Greg A. Harris
November 2, 1955 |
|May 21, 1981 for the New York Mets|
Last MLB appearance
|September 29, 1995 for the Montreal Expos|
|Earned run average||3.69|
Greg Allen Harris (born November 2, 1955) is a former pitcher in Major League Baseball. In a 15-year career (1981 to 1995), Harris pitched in 703 games, starting 98. He pitched for the Padres in the 1984 World Series, which they lost to the Detroit Tigers in five games.
Though he spent his career as a right-handed pitcher, Harris threw left-handed to two batters in a 1995 game (the penultimate game of his career), becoming the first switch pitcher to pitch in a Major League game in the modern era.
A natural right-hander, by 1986 Harris could throw well enough left-handed that he felt he could pitch with either hand in a game, but the opportunity did not immediately arise. Harris wasn't allowed to throw lefty in a regular season game until September 28, 1995, his penultimate game with the Expos. In the ninth inning, Harris retired Reggie Sanders pitching right-handed, then switched to his left hand for the next two hitters, Hal Morris and Ed Taubensee, who both batted lefty. Harris walked Morris but got Taubensee to ground out. He then went back to his right hand to retire Bret Boone to end the inning. Harris's glove, which was custom built with an extra thumb so that it could be worn on either hand, is now on display at the National Baseball Hall of Fame.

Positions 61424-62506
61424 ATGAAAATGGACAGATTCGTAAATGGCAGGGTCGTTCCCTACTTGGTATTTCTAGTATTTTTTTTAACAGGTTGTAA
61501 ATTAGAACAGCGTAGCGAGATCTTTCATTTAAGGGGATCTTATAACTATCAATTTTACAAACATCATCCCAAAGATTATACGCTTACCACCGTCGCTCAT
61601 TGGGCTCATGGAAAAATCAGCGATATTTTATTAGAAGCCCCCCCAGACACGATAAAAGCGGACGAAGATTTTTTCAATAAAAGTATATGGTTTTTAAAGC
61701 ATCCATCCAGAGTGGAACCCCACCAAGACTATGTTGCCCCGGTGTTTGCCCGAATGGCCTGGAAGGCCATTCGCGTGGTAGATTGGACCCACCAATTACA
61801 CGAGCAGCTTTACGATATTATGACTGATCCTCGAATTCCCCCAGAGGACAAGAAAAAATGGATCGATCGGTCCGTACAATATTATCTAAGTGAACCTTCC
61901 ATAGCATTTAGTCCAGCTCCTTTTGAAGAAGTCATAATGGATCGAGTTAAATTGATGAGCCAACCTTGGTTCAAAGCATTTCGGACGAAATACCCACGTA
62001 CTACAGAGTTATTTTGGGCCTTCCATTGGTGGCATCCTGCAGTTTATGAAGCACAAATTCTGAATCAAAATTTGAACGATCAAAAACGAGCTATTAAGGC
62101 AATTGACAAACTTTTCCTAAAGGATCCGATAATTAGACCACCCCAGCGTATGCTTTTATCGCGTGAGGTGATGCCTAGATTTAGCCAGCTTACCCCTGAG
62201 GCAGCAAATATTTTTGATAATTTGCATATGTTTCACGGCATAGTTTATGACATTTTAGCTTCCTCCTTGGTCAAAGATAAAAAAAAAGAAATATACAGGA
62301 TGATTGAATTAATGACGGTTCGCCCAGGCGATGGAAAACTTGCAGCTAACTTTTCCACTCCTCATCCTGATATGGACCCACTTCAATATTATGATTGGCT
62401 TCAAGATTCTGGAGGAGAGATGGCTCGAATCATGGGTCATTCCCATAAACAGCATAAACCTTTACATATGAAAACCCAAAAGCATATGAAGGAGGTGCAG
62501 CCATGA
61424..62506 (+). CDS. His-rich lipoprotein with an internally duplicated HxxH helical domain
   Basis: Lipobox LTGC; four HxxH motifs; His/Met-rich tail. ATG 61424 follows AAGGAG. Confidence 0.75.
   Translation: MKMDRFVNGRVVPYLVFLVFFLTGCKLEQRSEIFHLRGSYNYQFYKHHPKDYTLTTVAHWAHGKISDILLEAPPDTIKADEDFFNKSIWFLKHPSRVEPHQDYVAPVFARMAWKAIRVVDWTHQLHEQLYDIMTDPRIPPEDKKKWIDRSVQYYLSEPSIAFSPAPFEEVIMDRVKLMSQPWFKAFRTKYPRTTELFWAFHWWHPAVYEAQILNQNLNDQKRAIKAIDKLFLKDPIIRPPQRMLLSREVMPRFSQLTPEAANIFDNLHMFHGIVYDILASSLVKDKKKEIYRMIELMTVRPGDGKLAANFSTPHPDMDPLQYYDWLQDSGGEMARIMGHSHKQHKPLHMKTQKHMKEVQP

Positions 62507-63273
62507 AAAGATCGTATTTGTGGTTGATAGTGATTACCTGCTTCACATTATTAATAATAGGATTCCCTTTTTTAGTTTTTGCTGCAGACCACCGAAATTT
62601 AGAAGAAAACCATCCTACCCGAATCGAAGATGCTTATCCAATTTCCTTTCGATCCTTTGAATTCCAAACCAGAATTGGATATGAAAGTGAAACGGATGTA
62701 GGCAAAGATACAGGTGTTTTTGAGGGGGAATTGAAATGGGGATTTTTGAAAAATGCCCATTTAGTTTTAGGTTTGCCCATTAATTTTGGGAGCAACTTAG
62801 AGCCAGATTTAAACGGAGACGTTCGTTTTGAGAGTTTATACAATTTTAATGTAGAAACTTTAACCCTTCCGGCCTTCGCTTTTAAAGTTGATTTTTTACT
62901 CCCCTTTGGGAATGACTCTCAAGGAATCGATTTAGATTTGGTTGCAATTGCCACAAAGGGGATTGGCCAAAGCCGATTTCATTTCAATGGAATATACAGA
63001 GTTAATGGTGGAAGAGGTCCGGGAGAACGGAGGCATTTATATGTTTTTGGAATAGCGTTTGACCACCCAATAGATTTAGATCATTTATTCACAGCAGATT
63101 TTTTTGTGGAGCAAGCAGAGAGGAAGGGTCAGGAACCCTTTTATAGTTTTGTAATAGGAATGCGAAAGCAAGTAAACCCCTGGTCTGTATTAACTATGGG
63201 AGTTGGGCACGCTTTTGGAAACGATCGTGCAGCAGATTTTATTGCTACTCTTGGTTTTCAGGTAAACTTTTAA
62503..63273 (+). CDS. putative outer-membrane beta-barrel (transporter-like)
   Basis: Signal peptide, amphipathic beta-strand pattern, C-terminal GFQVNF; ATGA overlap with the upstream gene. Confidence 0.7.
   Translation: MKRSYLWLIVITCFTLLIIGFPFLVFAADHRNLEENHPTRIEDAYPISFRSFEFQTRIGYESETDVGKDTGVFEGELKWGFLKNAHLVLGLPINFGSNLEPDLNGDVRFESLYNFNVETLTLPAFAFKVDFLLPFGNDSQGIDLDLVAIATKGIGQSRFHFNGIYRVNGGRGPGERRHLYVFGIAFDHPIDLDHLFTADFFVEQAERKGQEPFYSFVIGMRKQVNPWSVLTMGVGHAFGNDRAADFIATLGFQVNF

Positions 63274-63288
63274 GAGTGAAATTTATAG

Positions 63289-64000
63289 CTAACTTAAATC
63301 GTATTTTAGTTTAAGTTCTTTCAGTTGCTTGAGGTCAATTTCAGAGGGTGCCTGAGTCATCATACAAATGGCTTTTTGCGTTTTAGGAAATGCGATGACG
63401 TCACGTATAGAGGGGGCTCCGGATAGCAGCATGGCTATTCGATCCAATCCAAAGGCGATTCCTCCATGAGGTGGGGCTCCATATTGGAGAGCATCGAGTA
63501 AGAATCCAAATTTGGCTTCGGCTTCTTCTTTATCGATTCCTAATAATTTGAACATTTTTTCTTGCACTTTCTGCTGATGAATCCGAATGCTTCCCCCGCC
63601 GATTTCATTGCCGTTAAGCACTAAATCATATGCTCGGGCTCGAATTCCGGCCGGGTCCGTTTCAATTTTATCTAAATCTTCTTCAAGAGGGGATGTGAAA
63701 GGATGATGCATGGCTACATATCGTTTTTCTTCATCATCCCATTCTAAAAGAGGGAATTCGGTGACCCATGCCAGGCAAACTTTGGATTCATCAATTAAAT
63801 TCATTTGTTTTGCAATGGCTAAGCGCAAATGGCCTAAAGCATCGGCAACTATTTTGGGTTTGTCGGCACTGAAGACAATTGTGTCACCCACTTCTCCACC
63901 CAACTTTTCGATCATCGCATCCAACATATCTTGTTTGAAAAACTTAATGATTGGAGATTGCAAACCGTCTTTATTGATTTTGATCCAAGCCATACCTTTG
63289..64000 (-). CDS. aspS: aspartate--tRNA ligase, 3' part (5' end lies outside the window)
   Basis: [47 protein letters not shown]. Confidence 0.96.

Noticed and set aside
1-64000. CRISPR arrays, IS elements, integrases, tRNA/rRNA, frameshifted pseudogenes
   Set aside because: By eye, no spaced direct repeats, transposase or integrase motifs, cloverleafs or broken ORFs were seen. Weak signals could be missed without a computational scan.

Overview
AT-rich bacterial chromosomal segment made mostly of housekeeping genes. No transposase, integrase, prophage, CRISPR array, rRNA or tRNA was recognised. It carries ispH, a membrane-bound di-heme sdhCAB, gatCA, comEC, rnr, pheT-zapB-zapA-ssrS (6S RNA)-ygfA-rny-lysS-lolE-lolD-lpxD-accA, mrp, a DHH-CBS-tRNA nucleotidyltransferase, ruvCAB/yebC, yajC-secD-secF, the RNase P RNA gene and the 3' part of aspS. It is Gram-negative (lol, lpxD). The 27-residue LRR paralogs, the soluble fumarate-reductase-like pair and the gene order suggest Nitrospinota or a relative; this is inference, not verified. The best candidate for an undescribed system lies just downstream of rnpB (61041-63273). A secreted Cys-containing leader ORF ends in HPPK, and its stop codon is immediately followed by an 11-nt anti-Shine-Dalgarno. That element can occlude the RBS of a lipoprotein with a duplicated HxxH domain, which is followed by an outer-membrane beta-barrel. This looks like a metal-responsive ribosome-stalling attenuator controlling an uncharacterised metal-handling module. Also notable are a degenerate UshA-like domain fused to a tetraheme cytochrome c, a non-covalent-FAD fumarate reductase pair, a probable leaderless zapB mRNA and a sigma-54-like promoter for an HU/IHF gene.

During his career, Harris was often known as Greg A. Harris to differentiate him from fellow pitcher Greg W. Harris, whose career he overlapped.
- Pat Venditte, a major league pitcher who throws with either hand
- List of Major League Baseball all-time saves leaders
- 2013 MLB Draft: Dodgers sign Greg Harris for over slot, per report
- Stephen, Eric (November 20, 2014). "Dodgers acquire Joel Peralta, Adam Liberatore in 4-player trade with Rays". truebluela.com. Retrieved November 20, 2014.
- Career statistics and player information from Baseball-Reference, or Fangraphs, or The Baseball Cube
- Box score from Harris' ambidextrous game, Sept. 28, 1995
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